I would highly recommend the type of approach where you’re working together, focusing on the same targets. Give all parties a stake in the game.
For example, my team executes a number of attention-focused customer events. These are everything from hosting wine and whiskey events, to cooking classes, to sporting event suites.
We make sure the touch points along the way are generated by our sales team. While marketing can help invite the masses, getting the right people to the event can be put on your sales team.
Establishing that partnership to help get the right people in the seats at your events is one way to give folks a stake in the game.
3. Work together to determine target accounts
Jillian: You need to align on accounts and strategies.
Be very selective of the accounts that you choose for your account-based marketing program. Focus on attention or retention with high-value accounts.
My team typically looks at renewal cycles for the accounts that we’re trying to retain and specifically focus on when their renewal is set to take place. We work in partnership with the sales team so we understand the life cycle of that account.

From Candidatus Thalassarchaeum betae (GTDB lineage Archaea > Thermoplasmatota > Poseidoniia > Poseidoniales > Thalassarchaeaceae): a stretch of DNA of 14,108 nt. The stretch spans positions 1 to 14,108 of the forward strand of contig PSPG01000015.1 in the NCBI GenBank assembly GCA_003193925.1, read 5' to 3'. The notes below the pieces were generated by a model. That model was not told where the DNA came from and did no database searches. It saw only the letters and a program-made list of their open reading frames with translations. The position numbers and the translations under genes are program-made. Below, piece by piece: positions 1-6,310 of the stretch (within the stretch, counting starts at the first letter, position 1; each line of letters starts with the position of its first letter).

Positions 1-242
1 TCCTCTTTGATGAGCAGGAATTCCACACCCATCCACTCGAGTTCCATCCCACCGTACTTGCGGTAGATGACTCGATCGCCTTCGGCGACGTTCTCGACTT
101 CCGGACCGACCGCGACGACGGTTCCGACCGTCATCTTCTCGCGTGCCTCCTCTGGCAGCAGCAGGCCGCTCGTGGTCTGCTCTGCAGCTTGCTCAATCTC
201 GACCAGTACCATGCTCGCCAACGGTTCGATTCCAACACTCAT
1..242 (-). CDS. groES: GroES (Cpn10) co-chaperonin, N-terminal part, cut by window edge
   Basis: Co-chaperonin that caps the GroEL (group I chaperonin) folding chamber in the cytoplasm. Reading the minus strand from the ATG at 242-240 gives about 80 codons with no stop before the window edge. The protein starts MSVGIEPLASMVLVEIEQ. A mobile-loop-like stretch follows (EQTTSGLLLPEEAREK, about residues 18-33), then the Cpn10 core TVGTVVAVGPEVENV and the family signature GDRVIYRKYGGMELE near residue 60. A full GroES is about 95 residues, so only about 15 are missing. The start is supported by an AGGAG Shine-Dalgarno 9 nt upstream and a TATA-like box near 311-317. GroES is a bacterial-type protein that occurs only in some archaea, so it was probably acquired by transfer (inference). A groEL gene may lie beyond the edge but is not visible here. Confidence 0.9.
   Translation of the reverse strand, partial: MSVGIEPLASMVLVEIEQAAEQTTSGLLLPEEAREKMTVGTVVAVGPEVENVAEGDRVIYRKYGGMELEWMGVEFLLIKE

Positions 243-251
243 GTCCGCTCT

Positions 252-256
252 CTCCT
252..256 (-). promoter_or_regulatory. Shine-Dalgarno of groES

For example, we look at all the services they’re subscribed to, when they are set to renew, what’s at risk, what’s not at risk, and what additional services or upsells are we trying to work towards and get them to adopt.
Building a partnership between sales and marketing by selecting the accounts is really helpful. Marketing can help come up with the initial list, then get buy-in and make adjustments based on what your sales team knows is happening. They know the customers better than anyone. They’re closest to the customer, so make sure that you’re aligned with the sales team.
Then, you can work together to really understand who the accounts are and what their goals are.
4. Use a tier system for accounts
Jillian: It’s important to execute retention-focused marketing strategies.
My team has a tiered approach that we use for our entire account-based marketing program.
One of those tiers is set to build strategies on a one-to-one basis and really those are focused on our highest risk accounts. Obviously, we never want to lose a customer, but those we absolutely cannot afford to lose.